You may recall that in February, a senior executive from Bimbo Bakeries USA, Inc. (“Bimbo”) – maker of, among other things, Thomas’ English Muffins – went to work for a competitor. The executive, Chris Botticella, was one of only a few people in the world with knowledge of how the secret behind the famous “nooks and crannies.” That and other knowledge was information that Bimbo claimed would be inevitably used or disclosed if Botticella were permitted to work for Bimbo’s competitor.
The trial court enjoined Botticella based on a legal doctrine known as the “inevitable disclosure doctrine.” On appeal, one of the central issues was the legal showing necessary for the doctrine to apply (and thereby prevent a former employee from working for a competitor, even when the employee is not subject to a noncompetition agreement). The question came down to this: did Bimbo need to show that Botticella would “inevitably” use or disclose the information, or was it sufficient for Bimbo to show that Botticella would “likely” use or disclose the information.
On July 27, the United States Court of Appeals answered that question (under Pennsylvania law). The Court held that the standard is not “inevitability,” but rather “whether there is sufficient likelihood, or substantial threat’ of a defendant disclosing trade secrets.” Affirming the lower court’s finding that disclosure was likely, the Court of Appeals upheld the injunction. (The decision is here.)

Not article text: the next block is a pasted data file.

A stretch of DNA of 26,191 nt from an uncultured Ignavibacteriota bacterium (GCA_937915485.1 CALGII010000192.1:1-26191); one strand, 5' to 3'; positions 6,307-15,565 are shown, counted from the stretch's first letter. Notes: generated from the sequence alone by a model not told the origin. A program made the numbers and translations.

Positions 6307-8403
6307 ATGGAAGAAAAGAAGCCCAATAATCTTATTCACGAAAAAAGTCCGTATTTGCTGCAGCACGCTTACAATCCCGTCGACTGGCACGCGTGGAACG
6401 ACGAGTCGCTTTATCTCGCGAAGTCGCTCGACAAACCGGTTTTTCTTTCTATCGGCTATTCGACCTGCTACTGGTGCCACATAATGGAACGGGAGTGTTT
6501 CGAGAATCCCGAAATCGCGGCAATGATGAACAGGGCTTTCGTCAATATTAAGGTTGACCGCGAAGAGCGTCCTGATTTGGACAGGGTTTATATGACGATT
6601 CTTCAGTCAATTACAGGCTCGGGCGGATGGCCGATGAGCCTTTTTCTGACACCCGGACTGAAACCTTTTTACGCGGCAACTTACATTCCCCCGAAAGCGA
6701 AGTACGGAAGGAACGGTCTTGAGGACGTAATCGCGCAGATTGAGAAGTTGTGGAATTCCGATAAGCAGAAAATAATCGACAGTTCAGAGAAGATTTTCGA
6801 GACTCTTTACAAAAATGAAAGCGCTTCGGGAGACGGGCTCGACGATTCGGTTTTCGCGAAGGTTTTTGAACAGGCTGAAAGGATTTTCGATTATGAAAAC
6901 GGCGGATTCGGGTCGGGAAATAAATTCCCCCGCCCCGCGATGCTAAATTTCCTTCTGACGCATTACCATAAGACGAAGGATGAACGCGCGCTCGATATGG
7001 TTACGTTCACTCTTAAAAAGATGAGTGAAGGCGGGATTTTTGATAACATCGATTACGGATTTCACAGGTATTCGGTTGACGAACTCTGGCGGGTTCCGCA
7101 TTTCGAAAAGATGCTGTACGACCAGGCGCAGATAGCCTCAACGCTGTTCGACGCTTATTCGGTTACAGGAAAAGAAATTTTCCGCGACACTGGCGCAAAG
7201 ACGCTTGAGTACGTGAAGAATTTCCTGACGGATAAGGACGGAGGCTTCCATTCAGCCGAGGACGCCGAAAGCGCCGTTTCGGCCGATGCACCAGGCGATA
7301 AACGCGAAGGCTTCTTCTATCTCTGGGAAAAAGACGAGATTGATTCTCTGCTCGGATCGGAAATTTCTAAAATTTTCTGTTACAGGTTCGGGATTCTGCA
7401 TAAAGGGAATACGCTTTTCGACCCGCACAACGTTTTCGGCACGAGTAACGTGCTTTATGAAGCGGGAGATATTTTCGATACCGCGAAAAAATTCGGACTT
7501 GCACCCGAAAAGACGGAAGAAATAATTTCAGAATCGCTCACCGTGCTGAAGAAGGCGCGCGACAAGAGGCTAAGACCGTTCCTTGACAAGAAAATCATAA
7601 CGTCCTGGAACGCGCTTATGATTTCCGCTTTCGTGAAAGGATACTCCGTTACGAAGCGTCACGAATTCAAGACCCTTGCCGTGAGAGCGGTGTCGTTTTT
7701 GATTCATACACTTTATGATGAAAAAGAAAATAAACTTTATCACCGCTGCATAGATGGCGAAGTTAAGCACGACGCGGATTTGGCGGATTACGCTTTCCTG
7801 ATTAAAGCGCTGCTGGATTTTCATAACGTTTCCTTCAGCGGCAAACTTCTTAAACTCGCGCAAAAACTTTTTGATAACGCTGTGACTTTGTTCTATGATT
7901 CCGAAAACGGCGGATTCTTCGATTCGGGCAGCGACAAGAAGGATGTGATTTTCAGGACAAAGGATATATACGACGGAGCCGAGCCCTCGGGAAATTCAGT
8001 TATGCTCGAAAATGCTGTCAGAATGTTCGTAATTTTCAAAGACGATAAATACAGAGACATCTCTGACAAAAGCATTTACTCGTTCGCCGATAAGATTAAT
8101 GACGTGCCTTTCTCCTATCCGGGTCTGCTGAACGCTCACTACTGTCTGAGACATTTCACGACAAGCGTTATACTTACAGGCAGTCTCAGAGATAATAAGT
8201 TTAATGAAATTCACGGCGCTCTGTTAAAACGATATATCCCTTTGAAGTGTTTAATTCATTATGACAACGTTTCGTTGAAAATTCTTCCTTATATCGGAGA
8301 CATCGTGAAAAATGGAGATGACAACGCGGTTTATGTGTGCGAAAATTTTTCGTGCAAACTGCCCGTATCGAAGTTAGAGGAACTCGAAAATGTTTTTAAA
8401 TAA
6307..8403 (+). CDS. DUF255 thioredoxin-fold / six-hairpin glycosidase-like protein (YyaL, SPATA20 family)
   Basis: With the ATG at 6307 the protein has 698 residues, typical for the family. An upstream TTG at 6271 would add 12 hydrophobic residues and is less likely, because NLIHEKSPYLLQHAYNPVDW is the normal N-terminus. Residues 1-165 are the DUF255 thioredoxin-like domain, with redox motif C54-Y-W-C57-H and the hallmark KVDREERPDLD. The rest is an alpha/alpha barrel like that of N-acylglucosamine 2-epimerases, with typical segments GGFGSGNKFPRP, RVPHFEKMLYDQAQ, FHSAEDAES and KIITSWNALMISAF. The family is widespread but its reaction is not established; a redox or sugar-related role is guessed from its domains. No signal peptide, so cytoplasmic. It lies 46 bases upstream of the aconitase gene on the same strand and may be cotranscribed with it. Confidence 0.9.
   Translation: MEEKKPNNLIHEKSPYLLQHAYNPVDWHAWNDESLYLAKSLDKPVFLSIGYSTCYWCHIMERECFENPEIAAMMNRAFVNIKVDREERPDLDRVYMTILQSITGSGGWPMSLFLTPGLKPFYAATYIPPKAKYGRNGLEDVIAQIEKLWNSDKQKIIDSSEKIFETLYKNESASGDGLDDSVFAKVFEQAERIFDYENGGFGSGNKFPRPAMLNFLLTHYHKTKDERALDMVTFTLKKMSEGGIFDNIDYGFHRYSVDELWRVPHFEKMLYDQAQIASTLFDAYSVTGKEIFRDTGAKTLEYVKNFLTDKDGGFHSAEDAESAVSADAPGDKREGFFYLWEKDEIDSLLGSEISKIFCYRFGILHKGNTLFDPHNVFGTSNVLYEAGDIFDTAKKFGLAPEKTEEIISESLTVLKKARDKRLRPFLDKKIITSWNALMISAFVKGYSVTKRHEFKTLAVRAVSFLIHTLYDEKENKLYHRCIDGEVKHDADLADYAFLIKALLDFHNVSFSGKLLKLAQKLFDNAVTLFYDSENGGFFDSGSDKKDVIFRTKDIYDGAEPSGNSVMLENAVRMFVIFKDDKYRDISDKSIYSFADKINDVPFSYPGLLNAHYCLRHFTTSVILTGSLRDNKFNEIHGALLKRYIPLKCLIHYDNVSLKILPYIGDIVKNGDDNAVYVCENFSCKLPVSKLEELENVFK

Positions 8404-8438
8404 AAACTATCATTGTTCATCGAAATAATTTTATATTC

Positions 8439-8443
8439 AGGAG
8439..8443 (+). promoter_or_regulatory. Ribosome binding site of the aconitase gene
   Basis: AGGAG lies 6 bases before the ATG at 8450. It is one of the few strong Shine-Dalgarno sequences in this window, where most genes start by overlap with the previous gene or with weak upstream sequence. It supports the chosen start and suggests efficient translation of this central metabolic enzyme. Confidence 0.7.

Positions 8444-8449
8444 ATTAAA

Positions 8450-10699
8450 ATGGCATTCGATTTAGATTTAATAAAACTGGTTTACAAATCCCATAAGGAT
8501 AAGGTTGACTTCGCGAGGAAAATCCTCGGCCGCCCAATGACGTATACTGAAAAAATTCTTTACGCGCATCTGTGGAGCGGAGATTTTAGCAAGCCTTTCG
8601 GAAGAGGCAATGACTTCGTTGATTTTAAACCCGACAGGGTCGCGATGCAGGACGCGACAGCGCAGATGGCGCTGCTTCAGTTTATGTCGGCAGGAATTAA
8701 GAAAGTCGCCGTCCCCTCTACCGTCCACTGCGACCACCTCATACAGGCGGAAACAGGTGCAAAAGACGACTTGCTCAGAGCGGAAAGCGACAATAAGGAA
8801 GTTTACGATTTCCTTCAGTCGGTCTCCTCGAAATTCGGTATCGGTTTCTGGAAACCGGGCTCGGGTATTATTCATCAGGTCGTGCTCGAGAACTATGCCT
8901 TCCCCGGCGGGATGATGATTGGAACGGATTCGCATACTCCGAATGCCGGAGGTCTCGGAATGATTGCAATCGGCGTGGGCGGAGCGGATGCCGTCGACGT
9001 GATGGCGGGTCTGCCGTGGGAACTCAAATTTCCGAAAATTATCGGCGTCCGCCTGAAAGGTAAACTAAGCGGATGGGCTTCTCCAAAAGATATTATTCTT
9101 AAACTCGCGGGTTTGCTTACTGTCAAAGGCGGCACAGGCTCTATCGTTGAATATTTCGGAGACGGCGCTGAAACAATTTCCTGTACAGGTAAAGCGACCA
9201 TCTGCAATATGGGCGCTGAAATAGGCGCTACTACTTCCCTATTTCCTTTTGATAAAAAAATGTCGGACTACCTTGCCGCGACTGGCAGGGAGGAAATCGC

So, what’s the takeaway? At least in Pennsylvania, where “inevitable” seems to mean “likely,” application of the inevitable disclosure is something to be seriously considered by employers in the absence of a noncompetition agreement and something that should not be taken lightly by employees considering leaving for a competitor.
For the rest of us, stay tuned. The 3rd Circuit seems to represent the most liberal construction and application of the doctrine. It remains to be seen whether others follow and fill in the nooks and crannies.